Yankees’ manager not worried about lack of MLB experience in coaching staff

Andres Chavez
New York Yankees, Aaron Boone
Feb 16, 2020; Tampa, Florida, USA; New York Yankees manager Aaron Boone (17) during spring training at George M. Steinbrenner Field. Mandatory Credit: Kim Klement-USA TODAY Sports

Once upon a time, MLB teams needed their coaches to have at least some kind of major league experience, and that was a requisite at the moment of hiring the staff. The New York Yankees were no exception to this unofficial “rule”. But times have changed.

Right now, the priority is finding a person with the tools, knowledge, and resources to make an impact, regardless of his MLB experience or lack thereof. As the Yankees recently announced their coaching staff, Aaron Boone, Mike Harkey and Eric Chavez are the only ones who played in the majors. But that’s not a problem for the skipper.

If the main deciding factor would have been MLB experience, Eric Chavez, who played 17 seasons at a high level in the big show, would have gotten the nod as the hitting coach. But that’s not the case, and analytics-driven Dillon Lawson will be occupying the position despite not playing a single inning in MLB.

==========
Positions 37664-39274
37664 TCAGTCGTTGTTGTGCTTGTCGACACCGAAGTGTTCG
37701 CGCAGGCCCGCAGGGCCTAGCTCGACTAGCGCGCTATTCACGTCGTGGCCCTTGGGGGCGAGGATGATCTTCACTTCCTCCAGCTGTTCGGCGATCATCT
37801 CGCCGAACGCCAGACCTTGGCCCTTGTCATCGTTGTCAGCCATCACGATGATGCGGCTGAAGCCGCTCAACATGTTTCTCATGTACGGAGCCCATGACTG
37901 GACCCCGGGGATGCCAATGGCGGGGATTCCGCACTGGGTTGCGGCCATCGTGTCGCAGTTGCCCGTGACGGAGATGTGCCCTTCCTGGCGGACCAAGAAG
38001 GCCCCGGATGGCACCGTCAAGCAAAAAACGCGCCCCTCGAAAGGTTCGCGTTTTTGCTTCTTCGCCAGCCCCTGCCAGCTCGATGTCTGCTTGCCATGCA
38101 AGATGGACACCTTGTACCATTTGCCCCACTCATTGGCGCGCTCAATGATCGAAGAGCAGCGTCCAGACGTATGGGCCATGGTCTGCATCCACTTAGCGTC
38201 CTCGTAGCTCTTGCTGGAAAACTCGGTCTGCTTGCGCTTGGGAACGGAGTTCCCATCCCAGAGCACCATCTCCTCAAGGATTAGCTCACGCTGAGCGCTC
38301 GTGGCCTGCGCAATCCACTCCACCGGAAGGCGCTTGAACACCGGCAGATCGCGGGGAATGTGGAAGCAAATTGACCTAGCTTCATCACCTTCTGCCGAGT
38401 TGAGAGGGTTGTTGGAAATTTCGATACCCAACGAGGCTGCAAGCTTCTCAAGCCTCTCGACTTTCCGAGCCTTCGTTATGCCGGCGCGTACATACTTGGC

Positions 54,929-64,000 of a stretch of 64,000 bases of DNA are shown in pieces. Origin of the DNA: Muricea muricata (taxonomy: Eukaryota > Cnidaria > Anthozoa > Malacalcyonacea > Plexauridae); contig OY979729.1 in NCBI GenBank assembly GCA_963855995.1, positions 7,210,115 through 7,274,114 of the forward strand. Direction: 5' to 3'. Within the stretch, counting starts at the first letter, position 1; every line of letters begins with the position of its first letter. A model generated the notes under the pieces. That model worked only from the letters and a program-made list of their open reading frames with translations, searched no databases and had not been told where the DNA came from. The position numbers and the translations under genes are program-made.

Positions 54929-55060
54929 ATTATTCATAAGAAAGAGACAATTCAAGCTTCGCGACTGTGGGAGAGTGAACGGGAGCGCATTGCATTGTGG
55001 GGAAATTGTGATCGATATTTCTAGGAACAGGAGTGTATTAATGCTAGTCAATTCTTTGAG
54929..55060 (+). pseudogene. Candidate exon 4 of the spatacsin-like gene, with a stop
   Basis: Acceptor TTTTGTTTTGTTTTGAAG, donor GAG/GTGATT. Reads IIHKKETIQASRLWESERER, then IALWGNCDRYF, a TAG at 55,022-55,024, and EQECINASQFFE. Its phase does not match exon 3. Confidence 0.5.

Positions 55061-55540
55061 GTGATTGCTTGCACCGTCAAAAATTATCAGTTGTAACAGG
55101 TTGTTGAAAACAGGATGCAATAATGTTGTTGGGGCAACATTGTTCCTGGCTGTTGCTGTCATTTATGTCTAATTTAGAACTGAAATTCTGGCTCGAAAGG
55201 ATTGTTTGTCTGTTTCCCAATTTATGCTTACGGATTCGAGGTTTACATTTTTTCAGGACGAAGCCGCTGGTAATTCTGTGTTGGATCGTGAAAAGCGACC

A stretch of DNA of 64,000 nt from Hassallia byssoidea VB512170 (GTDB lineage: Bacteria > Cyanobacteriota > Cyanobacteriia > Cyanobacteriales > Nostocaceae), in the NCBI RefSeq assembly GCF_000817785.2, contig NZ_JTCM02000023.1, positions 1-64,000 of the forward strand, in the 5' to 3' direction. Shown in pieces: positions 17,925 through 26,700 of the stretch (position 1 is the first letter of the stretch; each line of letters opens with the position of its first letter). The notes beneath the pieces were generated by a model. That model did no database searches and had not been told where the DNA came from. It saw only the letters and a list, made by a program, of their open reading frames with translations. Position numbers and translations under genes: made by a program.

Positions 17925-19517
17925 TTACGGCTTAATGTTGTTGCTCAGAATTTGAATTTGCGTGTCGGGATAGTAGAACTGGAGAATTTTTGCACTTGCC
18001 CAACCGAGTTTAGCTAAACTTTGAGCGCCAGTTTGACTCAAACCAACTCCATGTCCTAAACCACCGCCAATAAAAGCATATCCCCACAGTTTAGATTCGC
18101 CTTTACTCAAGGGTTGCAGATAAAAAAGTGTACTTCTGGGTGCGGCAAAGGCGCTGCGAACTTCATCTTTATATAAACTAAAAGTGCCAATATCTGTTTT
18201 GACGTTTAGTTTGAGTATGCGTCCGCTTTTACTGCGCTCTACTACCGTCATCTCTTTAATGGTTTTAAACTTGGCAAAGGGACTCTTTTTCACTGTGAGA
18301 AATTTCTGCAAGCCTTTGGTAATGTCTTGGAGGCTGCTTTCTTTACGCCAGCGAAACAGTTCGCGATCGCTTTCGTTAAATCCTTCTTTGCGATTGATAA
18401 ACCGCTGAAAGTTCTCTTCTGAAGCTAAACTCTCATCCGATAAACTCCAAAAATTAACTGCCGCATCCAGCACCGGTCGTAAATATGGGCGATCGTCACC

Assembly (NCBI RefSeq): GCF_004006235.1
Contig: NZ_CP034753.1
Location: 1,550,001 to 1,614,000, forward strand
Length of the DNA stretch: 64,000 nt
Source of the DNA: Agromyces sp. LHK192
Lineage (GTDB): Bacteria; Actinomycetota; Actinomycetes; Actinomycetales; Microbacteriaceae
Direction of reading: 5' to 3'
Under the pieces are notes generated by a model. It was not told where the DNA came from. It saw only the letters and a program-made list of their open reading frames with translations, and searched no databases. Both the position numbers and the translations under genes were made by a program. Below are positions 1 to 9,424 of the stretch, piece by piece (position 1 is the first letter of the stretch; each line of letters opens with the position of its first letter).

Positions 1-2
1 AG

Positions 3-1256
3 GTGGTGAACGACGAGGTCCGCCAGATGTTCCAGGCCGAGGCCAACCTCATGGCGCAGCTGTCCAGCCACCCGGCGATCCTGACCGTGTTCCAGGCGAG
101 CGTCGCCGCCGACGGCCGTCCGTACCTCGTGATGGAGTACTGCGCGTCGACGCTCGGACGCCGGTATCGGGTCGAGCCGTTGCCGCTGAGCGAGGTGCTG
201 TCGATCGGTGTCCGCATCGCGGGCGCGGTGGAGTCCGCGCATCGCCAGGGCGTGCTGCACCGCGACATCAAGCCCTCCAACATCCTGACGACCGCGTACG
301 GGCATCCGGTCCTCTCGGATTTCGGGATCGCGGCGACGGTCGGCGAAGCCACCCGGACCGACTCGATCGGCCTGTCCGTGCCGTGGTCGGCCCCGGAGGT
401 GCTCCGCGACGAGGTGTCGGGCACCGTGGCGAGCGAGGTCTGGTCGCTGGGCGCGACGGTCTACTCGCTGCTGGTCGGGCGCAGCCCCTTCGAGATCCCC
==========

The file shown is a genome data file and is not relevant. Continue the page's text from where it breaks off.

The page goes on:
That’s also the case with bench coach Carlos Mendoza, assistant hitting coach Casey Dykes, pitching coach Matt Blake, assistant pitching coach Desi Druschel, third base/outfield coach Luis Rojas, first base/infield coach Travis Chapman and quality control/catching coach Tanner Swanson.

The Yankees value player development over MLB time

In fact, three of the coaches the Yankees let go during the offseason played in the bigs: Marcus Thames, Phil Nevin and Reggie Willits.

“For a long time, we were probably a little pigeonholed with, ‘It has to be a guy with big league service time,’” Boone said, per SI.com, after revealing the staff. “That is absolutely of value and part of a checklist that checks a box for a lot of people. Experience matters. What they’ve done matters. But we were also probably closing ourselves off to a lot of really great coaches because, in a lot of ways, that was a prerequisite.

“We’re starting to follow more of an NBA, NFL model where you have coaches that are really good at impacting players. As an industry we’ve probably opened ourselves up to that. I feel like, in the case of a lot of the people we’re adding, they’re gonna impact players.”

For the Yankees, a scientific approach is more important than if a coach played in the bigs or not. Blake and Lawson have a myriad of resources and a vast knowledge on how to apply technology for player development purposes, and that matters more than anything else.